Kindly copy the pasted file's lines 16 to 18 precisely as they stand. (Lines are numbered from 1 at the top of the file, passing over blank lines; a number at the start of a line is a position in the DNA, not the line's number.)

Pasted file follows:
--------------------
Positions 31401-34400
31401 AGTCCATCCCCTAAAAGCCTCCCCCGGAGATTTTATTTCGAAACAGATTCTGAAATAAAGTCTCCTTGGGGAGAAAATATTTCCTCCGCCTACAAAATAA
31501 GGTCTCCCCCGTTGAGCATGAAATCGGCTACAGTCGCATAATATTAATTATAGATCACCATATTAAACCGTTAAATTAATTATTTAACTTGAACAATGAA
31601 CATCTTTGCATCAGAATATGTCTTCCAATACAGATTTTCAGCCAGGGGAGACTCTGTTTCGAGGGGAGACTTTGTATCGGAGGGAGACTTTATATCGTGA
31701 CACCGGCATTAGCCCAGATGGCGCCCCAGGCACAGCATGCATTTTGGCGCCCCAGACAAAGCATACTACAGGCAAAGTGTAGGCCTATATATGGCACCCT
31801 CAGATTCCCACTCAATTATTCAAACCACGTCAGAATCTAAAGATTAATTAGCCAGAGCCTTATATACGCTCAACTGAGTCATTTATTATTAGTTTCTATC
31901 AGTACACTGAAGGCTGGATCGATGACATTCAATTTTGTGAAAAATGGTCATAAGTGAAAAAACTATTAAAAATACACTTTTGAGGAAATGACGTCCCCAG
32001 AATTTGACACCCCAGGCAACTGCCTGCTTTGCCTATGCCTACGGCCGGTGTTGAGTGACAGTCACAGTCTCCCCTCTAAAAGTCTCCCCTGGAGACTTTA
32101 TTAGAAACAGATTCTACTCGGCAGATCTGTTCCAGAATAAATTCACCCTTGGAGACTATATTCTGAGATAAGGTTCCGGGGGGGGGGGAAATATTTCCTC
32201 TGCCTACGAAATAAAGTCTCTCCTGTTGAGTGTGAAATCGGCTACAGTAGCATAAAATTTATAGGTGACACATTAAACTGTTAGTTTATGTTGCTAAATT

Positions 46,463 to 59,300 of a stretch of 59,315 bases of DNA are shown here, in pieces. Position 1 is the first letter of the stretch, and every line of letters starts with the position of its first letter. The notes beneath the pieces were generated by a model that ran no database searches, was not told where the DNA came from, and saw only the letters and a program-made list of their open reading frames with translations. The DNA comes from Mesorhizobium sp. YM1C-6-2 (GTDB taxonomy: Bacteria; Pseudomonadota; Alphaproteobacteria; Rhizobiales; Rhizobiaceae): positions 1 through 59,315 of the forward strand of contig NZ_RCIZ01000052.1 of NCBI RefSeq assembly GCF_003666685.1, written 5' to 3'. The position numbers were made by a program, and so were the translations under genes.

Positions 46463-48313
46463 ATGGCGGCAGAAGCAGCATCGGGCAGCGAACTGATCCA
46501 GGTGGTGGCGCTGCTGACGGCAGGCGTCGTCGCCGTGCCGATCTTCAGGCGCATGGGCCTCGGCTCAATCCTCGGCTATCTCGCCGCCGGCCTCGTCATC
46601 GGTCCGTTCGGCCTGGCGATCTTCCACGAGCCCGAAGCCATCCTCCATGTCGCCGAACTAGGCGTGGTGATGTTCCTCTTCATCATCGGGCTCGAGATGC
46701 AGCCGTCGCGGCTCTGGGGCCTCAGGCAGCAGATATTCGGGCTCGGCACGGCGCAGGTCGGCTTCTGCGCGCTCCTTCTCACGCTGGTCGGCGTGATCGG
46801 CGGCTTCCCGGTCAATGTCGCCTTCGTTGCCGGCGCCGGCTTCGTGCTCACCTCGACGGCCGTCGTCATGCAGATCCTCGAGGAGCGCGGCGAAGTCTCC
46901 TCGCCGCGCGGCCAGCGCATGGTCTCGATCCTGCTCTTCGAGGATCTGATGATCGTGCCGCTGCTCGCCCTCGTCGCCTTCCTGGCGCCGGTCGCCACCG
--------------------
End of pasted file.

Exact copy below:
46701 AGCCGTCGCGGCTCTGGGGCCTCAGGCAGCAGATATTCGGGCTCGGCACGGCGCAGGTCGGCTTCTGCGCGCTCCTTCTCACGCTGGTCGGCGTGATCGG
46801 CGGCTTCCCGGTCAATGTCGCCTTCGTTGCCGGCGCCGGCTTCGTGCTCACCTCGACGGCCGTCGTCATGCAGATCCTCGAGGAGCGCGGCGAAGTCTCC
46901 TCGCCGCGCGGCCAGCGCATGGTCTCGATCCTGCTCTTCGAGGATCTGATGATCGTGCCGCTGCTCGCCCTCGTCGCCTTCCTGGCGCCGGTCGCCACCG